Facebook Inc. to Hollywood: Let's do lunch.

The social-networking giant is talking to Hollywood studios and agencies about producing TV-quality shows with an eye toward launching original programming by late summer, people familiar with the matter said.

In meetings with major talent agencies including Creative Artists Agency, United Talent Agency, William Morris Endeavor and ICM Partners, Facebook has indicated it is willing to commit to production budgets as high as $3 million per episode, people familiar with the situation say.

That's the price range of high-end cable-TV shows. Facebook is also interested in more moderate-cost scripted shows in the mid-to-high six-figure-per-episode range, these people say. The company will be aggressive about trying to own as much of that content as possible.

The push for TV shows is part of a two-track effort at Facebook to up its game in video and target the tens of billions of ad dollars spent on television.

Facebook also is seeking short-form content, primarily unscripted, that could run for 10 minutes in the Spotlight section for videos, the people familiar with the matter say.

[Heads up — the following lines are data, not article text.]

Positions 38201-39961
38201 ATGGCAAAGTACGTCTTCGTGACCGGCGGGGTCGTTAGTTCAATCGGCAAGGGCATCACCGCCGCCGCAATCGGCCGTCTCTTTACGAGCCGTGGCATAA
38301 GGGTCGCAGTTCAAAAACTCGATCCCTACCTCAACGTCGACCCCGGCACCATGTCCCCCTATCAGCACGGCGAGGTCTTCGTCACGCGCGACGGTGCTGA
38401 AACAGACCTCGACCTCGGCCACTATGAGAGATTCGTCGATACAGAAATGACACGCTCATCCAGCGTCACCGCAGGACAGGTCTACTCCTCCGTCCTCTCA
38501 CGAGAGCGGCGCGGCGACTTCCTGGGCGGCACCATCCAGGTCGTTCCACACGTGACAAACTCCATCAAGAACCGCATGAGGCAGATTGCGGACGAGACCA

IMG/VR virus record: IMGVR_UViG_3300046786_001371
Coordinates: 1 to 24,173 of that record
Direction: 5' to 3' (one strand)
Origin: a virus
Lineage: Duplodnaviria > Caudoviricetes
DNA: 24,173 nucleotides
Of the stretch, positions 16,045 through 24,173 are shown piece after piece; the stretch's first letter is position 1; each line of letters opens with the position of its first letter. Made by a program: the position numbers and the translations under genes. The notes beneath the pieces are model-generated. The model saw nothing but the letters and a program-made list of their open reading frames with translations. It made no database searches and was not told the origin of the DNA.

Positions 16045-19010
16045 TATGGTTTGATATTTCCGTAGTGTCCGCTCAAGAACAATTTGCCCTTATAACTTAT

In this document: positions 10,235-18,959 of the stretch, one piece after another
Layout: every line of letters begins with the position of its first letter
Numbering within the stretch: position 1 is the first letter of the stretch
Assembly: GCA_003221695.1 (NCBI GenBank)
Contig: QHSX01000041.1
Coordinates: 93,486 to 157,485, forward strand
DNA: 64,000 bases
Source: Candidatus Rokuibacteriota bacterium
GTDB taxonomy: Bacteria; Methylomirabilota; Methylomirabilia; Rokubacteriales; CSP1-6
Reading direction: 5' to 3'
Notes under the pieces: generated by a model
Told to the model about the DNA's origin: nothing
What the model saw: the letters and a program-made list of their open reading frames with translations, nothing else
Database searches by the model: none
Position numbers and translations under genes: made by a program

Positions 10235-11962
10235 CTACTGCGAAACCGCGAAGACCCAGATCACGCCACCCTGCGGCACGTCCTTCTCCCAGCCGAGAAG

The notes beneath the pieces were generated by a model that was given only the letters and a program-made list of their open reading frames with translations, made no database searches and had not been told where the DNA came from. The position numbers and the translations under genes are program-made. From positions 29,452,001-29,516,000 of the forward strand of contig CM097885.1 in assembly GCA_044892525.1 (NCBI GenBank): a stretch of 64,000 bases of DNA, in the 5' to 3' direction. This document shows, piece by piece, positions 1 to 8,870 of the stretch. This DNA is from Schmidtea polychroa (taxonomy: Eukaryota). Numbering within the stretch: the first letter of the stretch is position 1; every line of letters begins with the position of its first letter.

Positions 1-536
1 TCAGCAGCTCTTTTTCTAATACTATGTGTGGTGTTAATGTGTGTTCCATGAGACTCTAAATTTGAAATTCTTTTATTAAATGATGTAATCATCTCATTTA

The social network is guaranteeing creators of short-form fare a minimum $5,000 to $20,000 share of ad revenue per episode, a person familiar with the company's strategy said. Companies working on such content for Facebook include BuzzFeed, ATTN and Refinery 29, according to people familiar with the situation.

Facebook declined to comment on specifics of its content plans. In a statement, Vice President of Media Partnerships Nick Grudin said, "We're supporting a small group of partners and creators as they experiment with the kinds of shows you can build a community around -- from sports to comedy to reality to gaming. We're focused on episodic shows and helping all our partners understand what works across different verticals and topics."

Facebook has told people in the industry that late summer is a bit of a moving target for launch. It hopes to target audiences from ages 13 to 34, with a particular focus on the 17-to-30 range. It appears to be seeking shows along the lines of the drama "Pretty Little Liars" on Freeform, the cable channel formerly known as ABC Family, or similar to ABC's "Scandal" and reality hit "The Bachelor," people familiar with the matter say.

Among the shows Facebook already has lined up is "Strangers," a relationship drama aimed at millennials that made its debut at the Sundance Film Festival, and the game show "Last State Standing."